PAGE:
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article imageAntimatter experiment may make apple fall upwards

By Stephen Morgan     May 2, 2013 in Science
After the recent discovery of the Higgs boson, a group called ALPHA at CERN's Hadron Collider near Geneva, Switzerland, is continuing the quest to find answers to the riddles of the universe.
CNN reports that scientists in Switzerland have started experiments to see if an antimatter apple could fall upwards or downwards. They believe it should fall downwards, but there is a possibility it will go upwards instead.
The story goes that Sir Issac Newton discovered gravity, when an apple fell from a tree and hit him on the head. Consequently, he tried to explain what made it fall downwards and came up with the theory of gravity. Now scientists are doing experiments, which may lead to the discovery of the opposite, anti-gravity. The Daily Mail quotes the lead scientist involved, Professor Joel Fajans, from the University of California at Berkeley, US, who said, “Is there such a thing as antigravity? Based on free-fall tests so far, we can't say yes or no. We certainly expect antimatter to fall down, but just maybe we will be surprised.'
However, they cannot actually use antimatter the size of an apple, because that would blow the world up, even if they could produce enough of it. The problem being that as soon as matter and antimatter meet they annihilate each other in a nano-explosion. This fact makes the experiments extremely important, because it could tell us a lot more about how the universe was created and what happened during the Big Bang.
Scientists have always faced a conundrum over the existence of antimatter, since their theories on the origins of the universe say that at the very beginning of time, there had to be equal amounts of matter and anti-matter. So, if that was the case, the two would have annihilated each other and the universe wouldn't exist! Therefore, there must be some key difference between the two and this is what they want to find out. Fajans,told the LA Times that, "There's the faintest possibility that the theories are fundamentally wrong."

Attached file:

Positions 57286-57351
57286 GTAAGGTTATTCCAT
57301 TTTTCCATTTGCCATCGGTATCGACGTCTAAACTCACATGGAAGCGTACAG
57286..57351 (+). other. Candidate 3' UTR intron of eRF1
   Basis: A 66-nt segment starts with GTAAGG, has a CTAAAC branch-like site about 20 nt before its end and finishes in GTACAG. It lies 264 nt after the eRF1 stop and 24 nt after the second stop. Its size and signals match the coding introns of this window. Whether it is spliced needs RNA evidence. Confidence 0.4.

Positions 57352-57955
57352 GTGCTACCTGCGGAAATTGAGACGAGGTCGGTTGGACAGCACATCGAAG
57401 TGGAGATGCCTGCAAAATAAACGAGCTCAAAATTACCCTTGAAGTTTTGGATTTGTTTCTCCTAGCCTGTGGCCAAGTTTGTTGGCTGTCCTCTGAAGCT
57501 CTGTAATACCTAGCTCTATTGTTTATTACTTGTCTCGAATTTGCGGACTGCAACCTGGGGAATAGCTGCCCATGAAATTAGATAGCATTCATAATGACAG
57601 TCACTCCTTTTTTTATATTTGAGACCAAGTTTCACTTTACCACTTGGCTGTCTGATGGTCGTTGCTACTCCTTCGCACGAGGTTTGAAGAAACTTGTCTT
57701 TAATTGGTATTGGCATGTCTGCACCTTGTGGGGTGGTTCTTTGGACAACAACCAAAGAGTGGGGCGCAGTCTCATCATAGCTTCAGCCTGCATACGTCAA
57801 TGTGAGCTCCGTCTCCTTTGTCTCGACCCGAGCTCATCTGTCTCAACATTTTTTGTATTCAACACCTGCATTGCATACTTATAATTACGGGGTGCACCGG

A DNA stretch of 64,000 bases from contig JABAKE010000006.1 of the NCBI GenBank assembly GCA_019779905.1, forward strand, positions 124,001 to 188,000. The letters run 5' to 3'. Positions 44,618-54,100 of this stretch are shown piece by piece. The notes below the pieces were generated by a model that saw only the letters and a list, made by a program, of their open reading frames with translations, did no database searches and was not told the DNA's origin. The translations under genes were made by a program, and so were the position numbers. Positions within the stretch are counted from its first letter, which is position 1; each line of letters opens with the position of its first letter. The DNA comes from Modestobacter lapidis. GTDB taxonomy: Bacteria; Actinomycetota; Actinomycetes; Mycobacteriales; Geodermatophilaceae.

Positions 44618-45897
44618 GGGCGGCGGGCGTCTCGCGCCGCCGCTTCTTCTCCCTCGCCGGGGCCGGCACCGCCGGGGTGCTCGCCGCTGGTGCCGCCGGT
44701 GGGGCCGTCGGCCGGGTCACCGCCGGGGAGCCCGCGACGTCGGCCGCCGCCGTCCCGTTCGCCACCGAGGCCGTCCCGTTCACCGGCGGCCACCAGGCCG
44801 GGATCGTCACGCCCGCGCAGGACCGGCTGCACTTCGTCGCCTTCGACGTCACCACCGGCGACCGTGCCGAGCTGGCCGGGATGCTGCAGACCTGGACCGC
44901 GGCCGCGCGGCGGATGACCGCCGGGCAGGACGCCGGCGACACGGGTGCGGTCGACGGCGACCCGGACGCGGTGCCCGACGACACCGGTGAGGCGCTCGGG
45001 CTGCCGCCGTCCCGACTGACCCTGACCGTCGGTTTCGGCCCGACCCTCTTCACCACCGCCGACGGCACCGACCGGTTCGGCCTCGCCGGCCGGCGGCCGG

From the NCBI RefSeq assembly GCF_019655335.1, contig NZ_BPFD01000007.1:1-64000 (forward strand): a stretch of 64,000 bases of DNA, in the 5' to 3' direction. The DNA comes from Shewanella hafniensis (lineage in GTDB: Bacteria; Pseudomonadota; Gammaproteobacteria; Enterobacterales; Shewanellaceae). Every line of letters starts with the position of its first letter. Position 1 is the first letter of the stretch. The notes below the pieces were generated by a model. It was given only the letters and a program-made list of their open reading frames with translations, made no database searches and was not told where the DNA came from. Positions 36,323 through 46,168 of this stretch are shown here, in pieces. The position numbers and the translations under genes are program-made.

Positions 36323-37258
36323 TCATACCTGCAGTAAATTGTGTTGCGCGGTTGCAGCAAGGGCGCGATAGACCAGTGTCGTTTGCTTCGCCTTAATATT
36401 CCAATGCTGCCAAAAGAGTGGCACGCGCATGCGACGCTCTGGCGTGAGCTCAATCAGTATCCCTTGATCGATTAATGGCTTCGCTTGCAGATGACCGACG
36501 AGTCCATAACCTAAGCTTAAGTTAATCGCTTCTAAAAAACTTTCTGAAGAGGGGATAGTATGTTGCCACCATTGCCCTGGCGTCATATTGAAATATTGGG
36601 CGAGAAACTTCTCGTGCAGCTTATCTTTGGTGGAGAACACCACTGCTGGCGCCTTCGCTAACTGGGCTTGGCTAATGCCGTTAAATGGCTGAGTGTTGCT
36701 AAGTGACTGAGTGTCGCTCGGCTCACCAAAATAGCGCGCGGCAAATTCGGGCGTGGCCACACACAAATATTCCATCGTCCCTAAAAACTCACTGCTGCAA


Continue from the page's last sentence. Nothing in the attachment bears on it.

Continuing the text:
To further complicate issues, anti-matter has disappeared and they don't know why. Only matter has been left behind and it's a puzzle. Just exactly how matter attracts matter is also not understood. Moreover, whether this has anything do with dark matter and dark energy isn't clear either, because, although this substance must theoretically exist in abundance in the universe, nobody has ever seen it. The founder of the ALPHA group, Jeffrey Hangs, told CNN “we cannot account for most of the matter and energy in the universe......We know that there is something fundamental about the universe that we don't understand."
To try to answer these questions, the scientists have created antihydrogen, which has an opposite electronic charge to normal hydrogen. They then carried out an experiment to see what would happen when they let it drop. They created what they called a “magnetic trap” to put the antimatter in and then turned off the magnetic field. The first problem they encountered was that when they let it free-fall, it hit matter in the form of the trap walls and was destroyed in a series of mini-explosions. Consequently, they aren't quite sure which way it went - up or down?
The LA Times says that the good news is that they now have the technique to measure gravity's effect on matter and they just have to refine it to get the answers. Professor Fajans said that while it's unlikely that the apple would fall upwards, the experiments make produce "a window of opportunity for other strange things to happen."
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